Tencent’s WeChat to launch electronic ID cards from 2018
 
The southern city of Guangzhou issued China’s first digital identification card on Monday. Initially, citizens will be able to use the virtual ID for government services, such as registering a company with the commerce authority in Guangzhou. Photo: Visual China
 
WeChat, China’s most popular mobile application owned by tech giant Tencent, is set to launch an electronic identification card system on its platform starting next year.
 
Together with the government of Guangzhou, capital of the southern Guangdong province, Tencent started on Monday a pilot program that creates virtual ID card which will serve the same functions as a traditional ID card issued by the Chinese government. The program will be trialed in Guangdong and is set to roll out throughout the country from January next year, according to the Xinhua News Agency citing a local newspaper. 
 
Through the WeChat ID card, Chinese citizens will be able to leave their identification cards at home and use their WeChat ID card for online and offline services, including hotel registration, delivery services, ticketing and other government services. 
 
The launch of the electronic ID card system could be one of the biggest moves of WeChat which was rolled out by Tencent in 2011 as a mobile messaging app, and then evolved into one of China’s largest social network platforms, as well as a popular online payment platform. According to Chinese media, WeChat, or Wexin in Chinese, had had over 900 million daily users by the end of September. 
 
The WeChat ID program is supported by the research institute of the Ministry of Public Security and several other government departments.
 
In order to protect data and privacy, the system uses facial and voice recognition technology to verify applicants’ identity before they get their virtual ID cards.
 
According to Xinhua, the WeChat ID card can be obtained in two ways. For the “simplified version”, users can search on WeChat’s mini app for the “network certificate” (网证) and scan faces to receive the ID card. This version is used for cases in which citizens just need to prove that they are who they say they are when entering a place like an Internet bar.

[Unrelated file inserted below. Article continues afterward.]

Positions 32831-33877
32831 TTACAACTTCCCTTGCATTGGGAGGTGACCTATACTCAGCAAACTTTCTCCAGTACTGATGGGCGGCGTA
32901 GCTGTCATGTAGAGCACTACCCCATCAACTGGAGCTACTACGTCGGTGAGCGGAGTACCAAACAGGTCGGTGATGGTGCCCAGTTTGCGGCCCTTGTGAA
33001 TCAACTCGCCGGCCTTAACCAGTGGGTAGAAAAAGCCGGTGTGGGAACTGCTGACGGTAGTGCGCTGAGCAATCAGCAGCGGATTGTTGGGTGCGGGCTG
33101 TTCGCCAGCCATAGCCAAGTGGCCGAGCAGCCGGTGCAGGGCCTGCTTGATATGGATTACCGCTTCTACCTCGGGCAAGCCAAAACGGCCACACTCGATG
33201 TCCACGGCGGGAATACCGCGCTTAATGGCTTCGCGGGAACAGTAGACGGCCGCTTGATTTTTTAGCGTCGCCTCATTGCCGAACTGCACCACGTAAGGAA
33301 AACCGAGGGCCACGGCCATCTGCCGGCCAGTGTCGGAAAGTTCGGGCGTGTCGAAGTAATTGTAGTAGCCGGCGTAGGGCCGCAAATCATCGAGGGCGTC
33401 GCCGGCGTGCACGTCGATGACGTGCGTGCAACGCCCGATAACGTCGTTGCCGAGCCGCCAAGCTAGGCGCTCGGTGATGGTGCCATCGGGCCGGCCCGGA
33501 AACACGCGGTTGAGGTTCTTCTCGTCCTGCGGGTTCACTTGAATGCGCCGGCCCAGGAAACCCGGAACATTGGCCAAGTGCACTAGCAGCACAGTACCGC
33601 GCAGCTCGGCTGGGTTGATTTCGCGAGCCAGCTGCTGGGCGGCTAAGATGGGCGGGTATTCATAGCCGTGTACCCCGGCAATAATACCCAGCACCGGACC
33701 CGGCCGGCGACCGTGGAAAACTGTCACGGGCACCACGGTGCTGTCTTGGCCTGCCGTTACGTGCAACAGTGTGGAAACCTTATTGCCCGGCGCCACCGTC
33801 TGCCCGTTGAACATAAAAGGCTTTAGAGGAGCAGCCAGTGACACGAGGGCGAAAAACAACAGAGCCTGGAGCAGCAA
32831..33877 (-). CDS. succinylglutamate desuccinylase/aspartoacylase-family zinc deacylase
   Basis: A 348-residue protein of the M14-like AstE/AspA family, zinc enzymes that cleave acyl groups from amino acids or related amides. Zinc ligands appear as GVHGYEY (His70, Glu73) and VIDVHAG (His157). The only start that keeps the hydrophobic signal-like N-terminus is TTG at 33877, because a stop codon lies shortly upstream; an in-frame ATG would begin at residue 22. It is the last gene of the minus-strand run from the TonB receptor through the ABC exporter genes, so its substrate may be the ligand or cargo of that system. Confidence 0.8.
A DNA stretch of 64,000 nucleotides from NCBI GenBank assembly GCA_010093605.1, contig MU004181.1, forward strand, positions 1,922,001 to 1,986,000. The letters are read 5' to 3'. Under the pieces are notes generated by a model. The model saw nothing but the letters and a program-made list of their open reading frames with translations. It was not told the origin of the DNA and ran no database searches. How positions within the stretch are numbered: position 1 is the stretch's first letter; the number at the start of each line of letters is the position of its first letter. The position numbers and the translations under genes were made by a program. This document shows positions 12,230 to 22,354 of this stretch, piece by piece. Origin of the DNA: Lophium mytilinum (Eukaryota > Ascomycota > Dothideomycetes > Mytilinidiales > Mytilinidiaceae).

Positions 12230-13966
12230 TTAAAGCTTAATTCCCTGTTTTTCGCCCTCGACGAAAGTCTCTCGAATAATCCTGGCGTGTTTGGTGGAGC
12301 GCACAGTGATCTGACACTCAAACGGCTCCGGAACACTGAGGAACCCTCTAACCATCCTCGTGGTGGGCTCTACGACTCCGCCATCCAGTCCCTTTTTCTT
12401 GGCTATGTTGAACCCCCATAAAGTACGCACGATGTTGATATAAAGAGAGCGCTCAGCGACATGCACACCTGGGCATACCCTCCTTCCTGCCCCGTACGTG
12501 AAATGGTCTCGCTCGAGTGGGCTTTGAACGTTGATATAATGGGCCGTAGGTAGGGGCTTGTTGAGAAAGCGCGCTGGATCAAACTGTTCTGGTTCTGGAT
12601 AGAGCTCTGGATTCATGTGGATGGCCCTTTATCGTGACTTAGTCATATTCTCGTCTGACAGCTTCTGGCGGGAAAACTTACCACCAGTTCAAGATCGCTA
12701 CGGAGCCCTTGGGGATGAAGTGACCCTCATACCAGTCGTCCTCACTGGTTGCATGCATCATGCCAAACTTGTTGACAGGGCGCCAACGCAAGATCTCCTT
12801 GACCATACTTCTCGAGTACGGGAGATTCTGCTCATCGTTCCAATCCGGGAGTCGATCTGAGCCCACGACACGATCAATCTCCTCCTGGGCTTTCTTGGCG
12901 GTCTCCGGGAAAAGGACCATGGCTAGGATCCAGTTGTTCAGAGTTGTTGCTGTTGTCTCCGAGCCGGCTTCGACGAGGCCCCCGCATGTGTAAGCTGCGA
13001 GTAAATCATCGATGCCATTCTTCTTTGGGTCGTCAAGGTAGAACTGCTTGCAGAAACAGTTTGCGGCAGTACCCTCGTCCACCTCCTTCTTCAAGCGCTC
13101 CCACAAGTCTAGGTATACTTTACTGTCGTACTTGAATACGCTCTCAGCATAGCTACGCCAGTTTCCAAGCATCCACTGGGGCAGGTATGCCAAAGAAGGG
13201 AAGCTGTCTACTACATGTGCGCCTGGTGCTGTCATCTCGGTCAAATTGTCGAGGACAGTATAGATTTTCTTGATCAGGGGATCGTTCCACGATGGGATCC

Meanwhile, there is also an “upgraded version” which users can obtain by downloading the Weijing Authentication app (微警认证) developed by Guangzhou’s Nansha District police. Users log into the app to verify their information and the authenticity of their ID cards through its AI system.
 
The news excited many Chinese netizens as a WeChat ID card does save them a lot of trouble in daily life. But some are also worrying that once their phones are lost, it would create huge trouble for them as nowadays people put almost everything on their phones.
 
In fact, it is not the first time that a Chinese company has tried to develop electronic ID cards using a smartphone app.
 
In June 2016, Alipay, owned by China’s e-commerce giant Alibaba, teamed up with the branch of the Public Security Bureau in Wuhan, capital of central China’s Hubei province, to launch an electronic ID card service, Chinese media reported last year.
 
The project also aimed to promote the use of electronic ID card which could be used in situations such as hotel check-in and security inspection at railway stations and airports. But the service has not yet been expanded to the whole nation. 

 


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